Interaction effects are expected to be less relevant once the Bloch oscillation amplitude is smaller than one site, resulting in negligible overlap between neighboring particles for our CDW initial state. In Fig. 2b we show the PSD of the coherent shorttime dynamics for Δ_{↓} = 3.0J. While the largest spectral weight of the PSD is now contained in the Bloch frequency ν_{2} = Δ_{↓}/h, the reduction is still about 50% compared to the noninteracting case. Indeed, the spectral weight is a sensitive measure of the interactioninduced dephasing. Moreover, the onsite interactions lift the degeneracy of the energy levels in the WannierStark spectrum, which results in additional frequency components in the PSD. For our parameters (Fig. 2b) they occur at ≈ ν_{2} ± 0.5Δ_{↓}/h in the timeevolving block decimation (TEBD) simulations^{46,47,48}, which is consistent with our data.
The sensitivity of the coherent shorttime dynamics on the interaction strength is further highlighted by the strong interactiondependence of the peak power spectral density (PPSD) \( \tilde{{{{\mathcal{I}}}}}({\nu }_{j}){ }^{2}\) of the respective dominant frequency components ν_{j}, j = {1, 2} (Fig. 2c, d). We find a sharp decrease of the PPSD by about 40% already for small interaction strength U =± 0.5J for Δ_{σ} = 1.2J. After reaching a global minimum at intermediate interaction strength, it slowly recovers to the noninteracting value in the limit of large interactions.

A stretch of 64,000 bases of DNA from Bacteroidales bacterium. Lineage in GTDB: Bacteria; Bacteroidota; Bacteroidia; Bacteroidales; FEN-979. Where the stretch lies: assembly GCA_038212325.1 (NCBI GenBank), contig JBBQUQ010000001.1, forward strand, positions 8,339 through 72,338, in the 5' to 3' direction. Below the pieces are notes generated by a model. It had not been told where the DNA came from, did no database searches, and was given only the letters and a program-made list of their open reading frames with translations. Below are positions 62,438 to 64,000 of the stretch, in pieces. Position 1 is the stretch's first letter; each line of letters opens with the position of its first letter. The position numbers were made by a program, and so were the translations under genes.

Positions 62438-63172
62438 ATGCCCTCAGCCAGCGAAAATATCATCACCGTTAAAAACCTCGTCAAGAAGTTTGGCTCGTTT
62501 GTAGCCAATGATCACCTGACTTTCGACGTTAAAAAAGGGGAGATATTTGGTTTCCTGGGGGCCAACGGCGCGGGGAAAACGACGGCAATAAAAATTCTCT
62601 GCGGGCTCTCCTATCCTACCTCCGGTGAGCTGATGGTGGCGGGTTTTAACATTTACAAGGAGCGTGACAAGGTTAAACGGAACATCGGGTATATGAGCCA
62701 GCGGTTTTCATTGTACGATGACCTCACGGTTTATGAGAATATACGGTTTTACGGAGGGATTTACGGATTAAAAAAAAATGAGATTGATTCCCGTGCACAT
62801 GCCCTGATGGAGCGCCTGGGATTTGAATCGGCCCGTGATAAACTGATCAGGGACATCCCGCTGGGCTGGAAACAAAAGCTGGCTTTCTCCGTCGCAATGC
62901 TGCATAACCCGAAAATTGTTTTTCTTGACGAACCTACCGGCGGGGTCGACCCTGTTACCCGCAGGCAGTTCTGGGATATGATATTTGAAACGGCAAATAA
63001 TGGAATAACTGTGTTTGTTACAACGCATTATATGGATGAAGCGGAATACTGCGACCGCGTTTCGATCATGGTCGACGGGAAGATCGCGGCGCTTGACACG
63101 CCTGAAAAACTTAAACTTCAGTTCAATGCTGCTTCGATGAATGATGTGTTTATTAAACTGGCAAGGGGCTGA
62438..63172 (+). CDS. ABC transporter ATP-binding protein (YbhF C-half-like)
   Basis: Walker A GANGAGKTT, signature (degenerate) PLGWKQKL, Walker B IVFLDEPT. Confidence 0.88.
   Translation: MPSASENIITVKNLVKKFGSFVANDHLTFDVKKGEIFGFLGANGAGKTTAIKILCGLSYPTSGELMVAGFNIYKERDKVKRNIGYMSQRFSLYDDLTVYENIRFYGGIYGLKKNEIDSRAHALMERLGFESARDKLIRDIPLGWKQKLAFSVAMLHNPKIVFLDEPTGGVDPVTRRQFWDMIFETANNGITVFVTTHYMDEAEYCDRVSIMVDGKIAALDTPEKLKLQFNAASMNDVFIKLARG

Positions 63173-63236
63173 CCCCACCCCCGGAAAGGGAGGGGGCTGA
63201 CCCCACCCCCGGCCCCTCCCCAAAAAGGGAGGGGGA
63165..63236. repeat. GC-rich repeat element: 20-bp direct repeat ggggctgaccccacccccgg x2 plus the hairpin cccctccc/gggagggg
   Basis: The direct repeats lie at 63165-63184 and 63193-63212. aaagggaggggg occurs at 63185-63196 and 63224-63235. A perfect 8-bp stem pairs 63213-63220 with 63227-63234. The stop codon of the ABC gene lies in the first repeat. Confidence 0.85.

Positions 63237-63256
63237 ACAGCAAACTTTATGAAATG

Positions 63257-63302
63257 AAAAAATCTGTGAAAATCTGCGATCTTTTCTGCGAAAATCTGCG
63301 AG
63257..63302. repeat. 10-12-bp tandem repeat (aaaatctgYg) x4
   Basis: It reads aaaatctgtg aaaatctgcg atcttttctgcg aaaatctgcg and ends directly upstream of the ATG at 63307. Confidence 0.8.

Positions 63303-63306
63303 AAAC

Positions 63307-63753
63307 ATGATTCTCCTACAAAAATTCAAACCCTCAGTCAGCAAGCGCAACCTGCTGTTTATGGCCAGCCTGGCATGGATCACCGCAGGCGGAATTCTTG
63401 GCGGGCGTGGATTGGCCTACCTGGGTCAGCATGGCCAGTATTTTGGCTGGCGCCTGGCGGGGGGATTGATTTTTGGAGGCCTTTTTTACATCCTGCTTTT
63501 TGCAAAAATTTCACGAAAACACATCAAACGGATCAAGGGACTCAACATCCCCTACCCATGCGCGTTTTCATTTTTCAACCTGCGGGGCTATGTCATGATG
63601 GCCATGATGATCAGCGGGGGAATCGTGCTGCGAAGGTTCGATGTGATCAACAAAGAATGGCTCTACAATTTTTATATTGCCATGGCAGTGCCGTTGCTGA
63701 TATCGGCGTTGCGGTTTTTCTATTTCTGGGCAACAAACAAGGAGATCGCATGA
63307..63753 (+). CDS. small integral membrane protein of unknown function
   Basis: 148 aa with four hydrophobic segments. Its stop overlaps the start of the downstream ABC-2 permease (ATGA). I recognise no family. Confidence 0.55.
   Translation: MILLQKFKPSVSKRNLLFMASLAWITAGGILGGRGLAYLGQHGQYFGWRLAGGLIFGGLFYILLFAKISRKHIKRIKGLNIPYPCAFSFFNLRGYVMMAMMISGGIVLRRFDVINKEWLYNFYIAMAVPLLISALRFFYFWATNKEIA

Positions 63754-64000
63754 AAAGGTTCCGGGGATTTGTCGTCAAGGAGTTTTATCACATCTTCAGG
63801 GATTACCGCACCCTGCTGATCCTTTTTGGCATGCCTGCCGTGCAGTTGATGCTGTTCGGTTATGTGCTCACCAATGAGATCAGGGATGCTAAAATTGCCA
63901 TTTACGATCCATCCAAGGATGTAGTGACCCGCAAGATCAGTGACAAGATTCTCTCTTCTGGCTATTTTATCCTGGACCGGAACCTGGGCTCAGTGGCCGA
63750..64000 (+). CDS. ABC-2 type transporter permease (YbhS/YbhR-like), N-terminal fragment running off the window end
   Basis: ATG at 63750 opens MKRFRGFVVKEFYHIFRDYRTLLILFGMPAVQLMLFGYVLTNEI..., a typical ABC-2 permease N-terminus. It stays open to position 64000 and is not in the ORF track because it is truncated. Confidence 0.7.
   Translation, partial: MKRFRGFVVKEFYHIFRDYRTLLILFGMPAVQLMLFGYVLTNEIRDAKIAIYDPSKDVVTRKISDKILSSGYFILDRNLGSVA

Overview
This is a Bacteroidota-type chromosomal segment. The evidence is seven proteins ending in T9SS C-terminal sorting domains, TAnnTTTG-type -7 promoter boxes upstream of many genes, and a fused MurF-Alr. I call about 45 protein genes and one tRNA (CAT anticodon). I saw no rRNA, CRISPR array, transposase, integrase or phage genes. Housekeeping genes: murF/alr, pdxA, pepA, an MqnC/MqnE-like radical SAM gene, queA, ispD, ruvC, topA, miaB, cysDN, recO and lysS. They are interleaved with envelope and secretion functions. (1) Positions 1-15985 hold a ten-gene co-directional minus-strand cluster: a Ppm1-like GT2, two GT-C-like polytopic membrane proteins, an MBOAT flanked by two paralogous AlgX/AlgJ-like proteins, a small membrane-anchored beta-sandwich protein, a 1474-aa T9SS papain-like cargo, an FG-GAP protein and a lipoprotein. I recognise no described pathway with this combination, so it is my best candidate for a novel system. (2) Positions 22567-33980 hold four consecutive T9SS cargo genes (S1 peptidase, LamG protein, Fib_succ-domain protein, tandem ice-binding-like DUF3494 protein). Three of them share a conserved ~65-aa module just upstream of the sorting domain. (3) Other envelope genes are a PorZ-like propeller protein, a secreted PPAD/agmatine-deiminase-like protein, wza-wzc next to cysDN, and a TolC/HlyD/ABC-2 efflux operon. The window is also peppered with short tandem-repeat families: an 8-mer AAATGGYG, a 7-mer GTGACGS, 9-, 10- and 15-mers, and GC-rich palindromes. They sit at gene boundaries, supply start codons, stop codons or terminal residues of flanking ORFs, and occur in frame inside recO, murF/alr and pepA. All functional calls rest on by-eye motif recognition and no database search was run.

For long enough evolution times, the coherent Bloch oscillations are dephased and a finite steadystate imbalance develops in the noninteracting limit (Fig. 3a). Note that, if the dephasing was solely due to residual harmonic confinement, we would expect a coherent revival of the oscillations, which is suppressed in our experiment by additional dephasing mechanisms and ensemble averaging. The observed finite steadystate imbalance is caused by WannierStark localization and can be computed analytically by time averaging the shorttime dynamics: